While Neural certainly offers much better prediction and could mean much less typing overall, it struggles with basic words while swiping input. For example, Neural didn't even know the word "Brooklyn", which was surprising because we have never come across another keyboard that failed on a word as basic as that.
The legacy stalwart
Whereas SwiftKey can let you type in three different languages at the same time, Swype only allows for two. However, Swype is a classic that has been around forever and has learned a lot in that time. Swype has a bit of an edge on the competition in terms of autocorrect and will get the word you want more often on the first swipe, but it's dictionary isn't as big (as noted earlier). Predictions in Swype might not be as good, but a cool feature is the option to swipe from the Swype key to invoke certain gestures. For example, swiping from the Swype key to A or S, will give you select all or search, respectively.
The interesting wrinkle in Swype is that it is the only option that doesn't rely on Google for dictation. Instead, Swype uses Dragon Dictate for voice recognition. In our testing, Dragon was a solid alternative although it wasn't perfect. Where Google could learn uncommon names for dictation, Dragon couldn't. But, a plus for Dragon dictate is that it offers options for advanced punctuation dictation. So, instead of just the usual period, comma, question mark, and exclamation point, Dragon also understood dictation for open/close parenthesis as well as quote/end quote.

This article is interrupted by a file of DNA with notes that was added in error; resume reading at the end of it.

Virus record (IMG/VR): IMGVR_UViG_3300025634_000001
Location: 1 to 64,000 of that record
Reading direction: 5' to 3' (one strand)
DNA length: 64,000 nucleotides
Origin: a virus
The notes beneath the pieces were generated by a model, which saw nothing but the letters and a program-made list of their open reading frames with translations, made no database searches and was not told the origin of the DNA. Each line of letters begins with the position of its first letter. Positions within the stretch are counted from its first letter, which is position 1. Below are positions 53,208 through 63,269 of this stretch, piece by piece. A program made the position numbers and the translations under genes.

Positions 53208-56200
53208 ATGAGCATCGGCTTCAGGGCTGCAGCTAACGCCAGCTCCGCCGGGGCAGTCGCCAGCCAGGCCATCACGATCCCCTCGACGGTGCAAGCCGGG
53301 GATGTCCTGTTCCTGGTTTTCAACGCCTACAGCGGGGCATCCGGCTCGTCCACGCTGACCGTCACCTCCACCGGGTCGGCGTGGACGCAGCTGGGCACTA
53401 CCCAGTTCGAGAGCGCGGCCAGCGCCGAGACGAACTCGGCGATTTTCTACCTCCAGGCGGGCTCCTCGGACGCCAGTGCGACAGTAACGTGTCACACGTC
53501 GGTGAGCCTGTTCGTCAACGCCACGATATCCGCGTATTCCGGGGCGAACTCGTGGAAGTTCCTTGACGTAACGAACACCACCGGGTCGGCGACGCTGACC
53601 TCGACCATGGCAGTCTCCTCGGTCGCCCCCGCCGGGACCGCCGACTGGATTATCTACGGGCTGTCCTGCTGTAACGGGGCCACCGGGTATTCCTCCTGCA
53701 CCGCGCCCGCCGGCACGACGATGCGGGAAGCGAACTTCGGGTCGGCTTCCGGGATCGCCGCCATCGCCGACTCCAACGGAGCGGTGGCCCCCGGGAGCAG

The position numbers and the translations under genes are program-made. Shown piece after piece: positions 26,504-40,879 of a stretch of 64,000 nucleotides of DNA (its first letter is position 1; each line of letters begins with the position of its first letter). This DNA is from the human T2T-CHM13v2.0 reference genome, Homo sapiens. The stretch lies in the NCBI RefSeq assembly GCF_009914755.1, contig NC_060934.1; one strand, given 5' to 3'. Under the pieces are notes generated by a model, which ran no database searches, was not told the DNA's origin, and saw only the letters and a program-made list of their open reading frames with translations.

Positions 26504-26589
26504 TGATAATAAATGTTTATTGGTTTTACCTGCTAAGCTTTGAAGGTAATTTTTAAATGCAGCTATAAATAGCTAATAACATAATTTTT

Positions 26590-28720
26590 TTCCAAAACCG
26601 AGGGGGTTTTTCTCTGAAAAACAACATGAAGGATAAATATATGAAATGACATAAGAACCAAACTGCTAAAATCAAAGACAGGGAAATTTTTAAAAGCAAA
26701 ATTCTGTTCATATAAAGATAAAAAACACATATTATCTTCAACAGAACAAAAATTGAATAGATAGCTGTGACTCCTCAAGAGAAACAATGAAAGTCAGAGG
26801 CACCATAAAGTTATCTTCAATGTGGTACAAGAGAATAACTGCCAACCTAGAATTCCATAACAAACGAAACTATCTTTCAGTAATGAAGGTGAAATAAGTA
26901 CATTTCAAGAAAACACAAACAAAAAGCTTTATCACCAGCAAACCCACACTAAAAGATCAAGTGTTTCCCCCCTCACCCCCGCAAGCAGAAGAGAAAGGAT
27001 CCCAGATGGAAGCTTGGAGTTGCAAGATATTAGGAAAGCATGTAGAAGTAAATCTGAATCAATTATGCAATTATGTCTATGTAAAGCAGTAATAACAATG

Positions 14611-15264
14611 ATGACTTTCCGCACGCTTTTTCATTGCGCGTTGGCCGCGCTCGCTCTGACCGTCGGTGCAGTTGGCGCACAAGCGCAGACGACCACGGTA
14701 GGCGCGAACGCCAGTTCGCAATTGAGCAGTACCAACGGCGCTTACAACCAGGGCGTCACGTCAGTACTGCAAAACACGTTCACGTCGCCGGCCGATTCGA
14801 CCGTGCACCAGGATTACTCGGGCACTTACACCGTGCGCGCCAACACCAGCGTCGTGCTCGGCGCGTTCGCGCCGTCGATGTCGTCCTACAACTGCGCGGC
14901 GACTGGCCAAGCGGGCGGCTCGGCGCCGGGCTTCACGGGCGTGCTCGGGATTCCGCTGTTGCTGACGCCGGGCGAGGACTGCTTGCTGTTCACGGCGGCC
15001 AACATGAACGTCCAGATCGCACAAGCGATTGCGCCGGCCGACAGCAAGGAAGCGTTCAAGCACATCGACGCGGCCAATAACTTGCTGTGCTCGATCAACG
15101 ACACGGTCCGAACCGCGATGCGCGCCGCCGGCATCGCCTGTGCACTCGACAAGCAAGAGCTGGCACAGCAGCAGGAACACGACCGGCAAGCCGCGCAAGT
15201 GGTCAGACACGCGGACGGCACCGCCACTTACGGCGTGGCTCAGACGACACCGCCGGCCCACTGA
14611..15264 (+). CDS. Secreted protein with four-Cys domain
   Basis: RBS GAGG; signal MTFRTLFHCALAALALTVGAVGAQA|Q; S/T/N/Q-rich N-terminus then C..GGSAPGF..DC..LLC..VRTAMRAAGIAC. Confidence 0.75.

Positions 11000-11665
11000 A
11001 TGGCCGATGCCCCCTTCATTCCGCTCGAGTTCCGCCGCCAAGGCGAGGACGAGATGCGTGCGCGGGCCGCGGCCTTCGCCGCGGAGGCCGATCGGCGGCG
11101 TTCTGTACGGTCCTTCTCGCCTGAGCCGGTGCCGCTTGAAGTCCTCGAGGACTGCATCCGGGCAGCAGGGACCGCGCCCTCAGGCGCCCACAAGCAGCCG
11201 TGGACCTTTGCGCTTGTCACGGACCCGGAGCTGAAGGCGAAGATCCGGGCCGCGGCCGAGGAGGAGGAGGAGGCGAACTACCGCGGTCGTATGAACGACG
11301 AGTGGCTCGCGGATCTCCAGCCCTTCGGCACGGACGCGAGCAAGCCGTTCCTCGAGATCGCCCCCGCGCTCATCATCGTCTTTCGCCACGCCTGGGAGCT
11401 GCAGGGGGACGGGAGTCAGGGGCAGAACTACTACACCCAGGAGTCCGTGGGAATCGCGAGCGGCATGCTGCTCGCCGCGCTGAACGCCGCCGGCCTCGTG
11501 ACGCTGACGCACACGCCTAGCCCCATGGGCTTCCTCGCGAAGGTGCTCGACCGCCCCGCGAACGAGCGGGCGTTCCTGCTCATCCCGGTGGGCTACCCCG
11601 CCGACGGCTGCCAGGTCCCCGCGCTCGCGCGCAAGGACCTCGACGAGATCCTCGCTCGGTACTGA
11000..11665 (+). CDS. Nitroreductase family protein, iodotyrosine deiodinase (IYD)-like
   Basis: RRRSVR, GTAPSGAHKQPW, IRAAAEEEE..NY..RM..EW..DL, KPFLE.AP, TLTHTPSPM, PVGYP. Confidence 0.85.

There is also a quick gesture (swipe from the Swype button to the Dragon flame button) to launch the Dragon Mobile Assistant, which is a bonus if you happen to like that assistant. But, the Dragon Mobile Assistant is markedly less useful than the newly dubbed Google assistant (formerly just Google). So, make of that what you will.
Swype also offers a pretty well stocked theme store, though you have to pay 99 cents for the full version of the app in order to get access to that before paying for any of the themes.
The customizeable up-and-comer
Chrooma is an interesting newcomer to the alternative keyboard market. While its swipe accuracy can rival that of the Google Keyboard on occasion, its real claim to fame is in its customization options and extra features. Arguably the coolest feature of Chrooma is that the keyboard will change color based on the app you're using. So, the keyboard will be dark blue when you're in Facebook, yellow in Google Keep, and deep green in WhatsApp.
Additionally, it has tons of customization options for the keyboard style and layout, including one-handed modes, as well as gestures for usual typing functions as well as to do a Google Now search with what you've typed (although that gesture didn't always work in our testing).
Chrooma is free, but is the most expensive to open up the full "pro" feature set at $2.49 to enable multiple languages, custom keyboard layouts, custom colors and fonts, preference sync, and automatic access to all future new features.
Some lists will recommend the GO Keyboard, and as far as functionality goes, we can't argue with that pick too much. It has good swiping and prediction (though not the best) and it's got nice features around customization and stickers (where the problems start). That said, we couldn't even be bothered to try it out because the app flashed three ads at us just while poking through the Settings menu. That's just obnoxious and unnecessary so you can try out GO if you want, but it seems like the devs there may have fallen too far to the dark side of in-app purchases. As is, the picks above are better options all-around.